mail server setup
kprescott at coolip.net
Wed Jan 13 16:20:17 EST 2016
I agree, that’s essentially what I do with Zimbra, and I almost never get a spam message.
I do, however, sometimes get good emails tagged as spam. I just put them in my non-spam folder, and my system learns.
From: Speakup [mailto:speakup-bounces at linux-speakup.org] On Behalf Of John G Heim
Sent: Wednesday, January 13, 2016 8:00 AM
To: Speakup is a screen review system for Linux. <speakup at linux-speakup.org>
Subject: Re: mail server setup
I don't think there is a better spam filtering tool than spamassassin. I ran the mail server for my department and all by myself, I was able to get filtering as efficient as the campus mail server which used a commercial product and had a full-time employee tuning it. The secret is crowd sourcing. I had it download a new set of rules nightly and configured it to use 3 crowd sourced systems, dcc, razor and pyzor. It took a while to set all that up but once it was done, all I had to do was sit back and let the world tune my spam filter.
Spamassassin is a bigger resource hog than anything else in a mail system. I think that is probably true of any spam/virus filter. There is just a lot to do. And really, it's the virus scanning part that is the worst. You don't want to skip that. We had about 200 users on a machine with 16 cores and 32 Gb of ram. It never had a problem with the load.
On 01/11/2016 01:43 PM, Janina Sajka wrote:
> I've got my crm set up via my personal ~/.procmailrc . It can also be
> setup system wide, however I haven't needed that recently.
> The crm home page does discuss site wide deployment:
> I note one can even use it with Spamassassin. I didn't go that way. I
> dropped Spamassassin because it was spawning far too many processes
> that were absorbing far too much of my available system resources, so
> that other tasks on my server were suffering.
> Am I completely happy with the results? No. I still get too many false
> positives and consequently still need to look at my spam folder from
> time to time. I've white-listed many more email sources than I would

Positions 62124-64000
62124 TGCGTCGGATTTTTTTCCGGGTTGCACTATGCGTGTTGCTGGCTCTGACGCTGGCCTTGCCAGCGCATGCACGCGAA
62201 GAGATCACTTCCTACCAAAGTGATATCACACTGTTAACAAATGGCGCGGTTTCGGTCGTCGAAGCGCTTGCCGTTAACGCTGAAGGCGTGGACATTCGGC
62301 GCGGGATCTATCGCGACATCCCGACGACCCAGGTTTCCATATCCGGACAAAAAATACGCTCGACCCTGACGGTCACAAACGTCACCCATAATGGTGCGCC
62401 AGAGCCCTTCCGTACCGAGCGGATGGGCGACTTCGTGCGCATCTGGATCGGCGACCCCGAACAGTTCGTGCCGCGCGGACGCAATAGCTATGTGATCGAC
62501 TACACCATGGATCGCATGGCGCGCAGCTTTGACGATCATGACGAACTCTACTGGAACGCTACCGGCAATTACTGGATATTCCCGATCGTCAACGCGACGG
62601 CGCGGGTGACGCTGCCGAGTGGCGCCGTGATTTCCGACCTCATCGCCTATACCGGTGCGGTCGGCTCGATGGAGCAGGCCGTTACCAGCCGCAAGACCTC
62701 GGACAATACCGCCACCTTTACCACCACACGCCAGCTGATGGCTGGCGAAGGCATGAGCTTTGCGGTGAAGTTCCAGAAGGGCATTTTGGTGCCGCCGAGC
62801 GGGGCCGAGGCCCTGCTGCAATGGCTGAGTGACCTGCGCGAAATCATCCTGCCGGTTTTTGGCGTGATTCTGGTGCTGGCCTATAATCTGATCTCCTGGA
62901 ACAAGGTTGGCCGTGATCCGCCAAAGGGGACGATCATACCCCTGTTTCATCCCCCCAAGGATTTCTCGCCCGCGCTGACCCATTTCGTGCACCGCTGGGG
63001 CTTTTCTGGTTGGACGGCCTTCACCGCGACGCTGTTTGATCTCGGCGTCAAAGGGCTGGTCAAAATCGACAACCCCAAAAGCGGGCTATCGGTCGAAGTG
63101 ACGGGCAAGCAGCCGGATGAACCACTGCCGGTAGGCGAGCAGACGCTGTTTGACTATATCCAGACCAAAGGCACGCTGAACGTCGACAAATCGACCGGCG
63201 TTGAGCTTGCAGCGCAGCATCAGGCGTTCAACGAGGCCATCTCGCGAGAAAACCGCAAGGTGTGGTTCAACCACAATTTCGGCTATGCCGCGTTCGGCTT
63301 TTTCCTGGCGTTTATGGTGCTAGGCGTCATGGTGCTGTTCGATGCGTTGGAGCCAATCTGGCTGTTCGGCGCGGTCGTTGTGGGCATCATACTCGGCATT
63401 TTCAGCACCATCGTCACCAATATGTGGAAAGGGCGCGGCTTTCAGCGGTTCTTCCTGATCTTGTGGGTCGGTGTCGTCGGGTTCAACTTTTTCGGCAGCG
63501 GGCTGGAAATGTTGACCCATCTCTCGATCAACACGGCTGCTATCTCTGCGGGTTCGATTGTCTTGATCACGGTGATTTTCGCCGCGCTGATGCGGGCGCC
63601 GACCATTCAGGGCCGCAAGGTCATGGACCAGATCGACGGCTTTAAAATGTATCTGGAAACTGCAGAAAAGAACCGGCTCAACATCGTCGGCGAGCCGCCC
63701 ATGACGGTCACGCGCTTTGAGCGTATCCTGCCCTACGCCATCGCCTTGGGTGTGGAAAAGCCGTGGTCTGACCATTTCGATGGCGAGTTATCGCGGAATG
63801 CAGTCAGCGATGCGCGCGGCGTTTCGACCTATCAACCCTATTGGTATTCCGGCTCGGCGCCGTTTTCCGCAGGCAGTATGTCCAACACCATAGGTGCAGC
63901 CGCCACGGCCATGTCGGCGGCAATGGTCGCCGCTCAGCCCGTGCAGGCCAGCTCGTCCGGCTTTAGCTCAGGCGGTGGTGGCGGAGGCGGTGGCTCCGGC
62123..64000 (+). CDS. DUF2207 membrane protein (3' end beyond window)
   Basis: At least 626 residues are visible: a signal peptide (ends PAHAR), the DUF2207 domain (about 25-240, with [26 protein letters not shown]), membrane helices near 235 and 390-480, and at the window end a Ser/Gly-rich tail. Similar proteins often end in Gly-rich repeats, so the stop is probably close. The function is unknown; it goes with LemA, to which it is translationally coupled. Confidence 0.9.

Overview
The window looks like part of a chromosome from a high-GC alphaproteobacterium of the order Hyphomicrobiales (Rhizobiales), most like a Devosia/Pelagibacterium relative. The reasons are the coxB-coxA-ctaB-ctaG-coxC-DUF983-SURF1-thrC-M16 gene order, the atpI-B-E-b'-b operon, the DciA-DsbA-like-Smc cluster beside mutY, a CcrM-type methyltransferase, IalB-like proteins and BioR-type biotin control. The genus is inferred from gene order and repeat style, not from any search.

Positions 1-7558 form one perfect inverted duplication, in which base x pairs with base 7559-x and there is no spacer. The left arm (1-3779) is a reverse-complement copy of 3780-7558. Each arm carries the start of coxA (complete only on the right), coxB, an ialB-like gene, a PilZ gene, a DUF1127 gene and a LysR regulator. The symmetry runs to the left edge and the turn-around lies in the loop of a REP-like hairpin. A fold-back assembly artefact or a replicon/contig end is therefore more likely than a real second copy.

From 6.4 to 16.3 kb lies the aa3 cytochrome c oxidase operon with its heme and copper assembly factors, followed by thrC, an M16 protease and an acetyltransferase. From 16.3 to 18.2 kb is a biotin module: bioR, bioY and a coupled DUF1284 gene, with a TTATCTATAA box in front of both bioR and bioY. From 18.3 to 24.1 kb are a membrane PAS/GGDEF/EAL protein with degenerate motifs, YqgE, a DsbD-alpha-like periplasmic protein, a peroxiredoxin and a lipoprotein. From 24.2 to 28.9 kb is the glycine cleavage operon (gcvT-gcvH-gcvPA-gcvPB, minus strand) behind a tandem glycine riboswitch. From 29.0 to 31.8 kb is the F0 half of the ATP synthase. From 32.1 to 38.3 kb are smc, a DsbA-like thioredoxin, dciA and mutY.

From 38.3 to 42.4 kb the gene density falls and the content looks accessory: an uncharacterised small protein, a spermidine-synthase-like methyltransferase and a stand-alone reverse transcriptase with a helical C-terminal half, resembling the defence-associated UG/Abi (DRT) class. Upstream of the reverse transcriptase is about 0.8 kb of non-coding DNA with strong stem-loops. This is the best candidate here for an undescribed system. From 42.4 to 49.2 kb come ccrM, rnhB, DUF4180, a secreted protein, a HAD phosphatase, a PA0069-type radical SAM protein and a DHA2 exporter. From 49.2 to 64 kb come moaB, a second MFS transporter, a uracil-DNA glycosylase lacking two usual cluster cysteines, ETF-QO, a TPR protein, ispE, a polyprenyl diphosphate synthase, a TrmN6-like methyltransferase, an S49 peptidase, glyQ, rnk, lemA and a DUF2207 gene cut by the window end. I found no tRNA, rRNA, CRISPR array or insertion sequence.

> have expected.
> However, I see no more than a dozen or so emails in my inbox daily,
> and that's a big improvement over what I was getting from Spamassassin.
> covici at ccs.covici.com writes:
>> How would you use crm114 for spam filtering? Also, I am unfamiliar
>> with dkim and dmark, -- I do have sendmail -- how would those help?
>> Janina Sajka <janina at rednote.net> wrote:
>>> Juan Hernandez writes:
>>>> I need webmail, imap, virtual domains, spam/antivirus protection, etc.
>>> Let's take them one at a time ...
>>> This one is easy. Go with squirrelmail .
>>> Another easy one, dovecot .
>>> virtual domains
>>> Any mta worth its salt will give you this. It's pretty trivial, e.g. in
>>> sendmail you simply add domains into a config file, one per line. If
>>> need be, you can get more elaborate, e.g. direct mail addressed to
>>> a at b.c. to d at e.f. It's all very doable.
>>> spam/antivirus protection
>>> This one is more complicated, and more important. I'm sure you're not
>>> interested in becoming an open relay for every spammer on the planet?
>>> Antivirus -- You probably only care if you have users on Windows.
>>> clamav is my choice for this, though mine is curently broken--I don't
>>> have windows clients.
>>> anti-spam -- much of this depends on a good mta configuration. Today's
>>> mta's, you'll probably select either sendmail or procmail, set you up
>>> by default with a pretty good configuration. You'll want to carefully
>>> read your way through the config file to understand what's going on.
>>> This is the starting point.
>>> Next is the process of sorting the mail that arrives into "probably OK"
>>> and "probably junk" piles. People used to rely on spamassassin for
>>> that, but I found it far too resource heavy and stopped using it about
>>> two years ago. I'm now using crm114. And, with Jason White, I'm looking
>>> at possibly moving to rstampd .
>>> In any case, you'll want to configure dkim and dmark for your mta.
>>> These assist the net in assuring you and everyone else that what you
>>> receive, and what you send is legit.
>>> Spam is a never ending battle. Expect to need to work on your
>>> configurations and approaches from time to time as the months and years
>>> go by.
>>> If this sounds daunting, that's probably good. It's not a trivial task,
>>> but it can be fun and certainly can be rewarding. I certainly have no
>>> interest in giving up my setup for some service somewhere else.
>>> Janina Sajka, Phone: +1.443.300.2200
>>> sip:janina at asterisk.rednote.net
>>> Email: janina at rednote.net
>>> Linux Foundation Fellow
>>> Executive Chair, Accessibility Workgroup: http://a11y.org
>>> The World Wide Web Consortium (W3C), Web Accessibility Initiative (WAI)
>>> Chair, Accessible Platform Architectures http://www.w3.org/wai/apa
>>> Speakup mailing list
>>> Speakup at linux-speakup.org
>> Your life is like a penny. You're going to lose it. The question is:
>> How do
>> you spend it?
>> John Covici
>> covici at ccs.covici.com
>> Speakup mailing list
>> Speakup at linux-speakup.org
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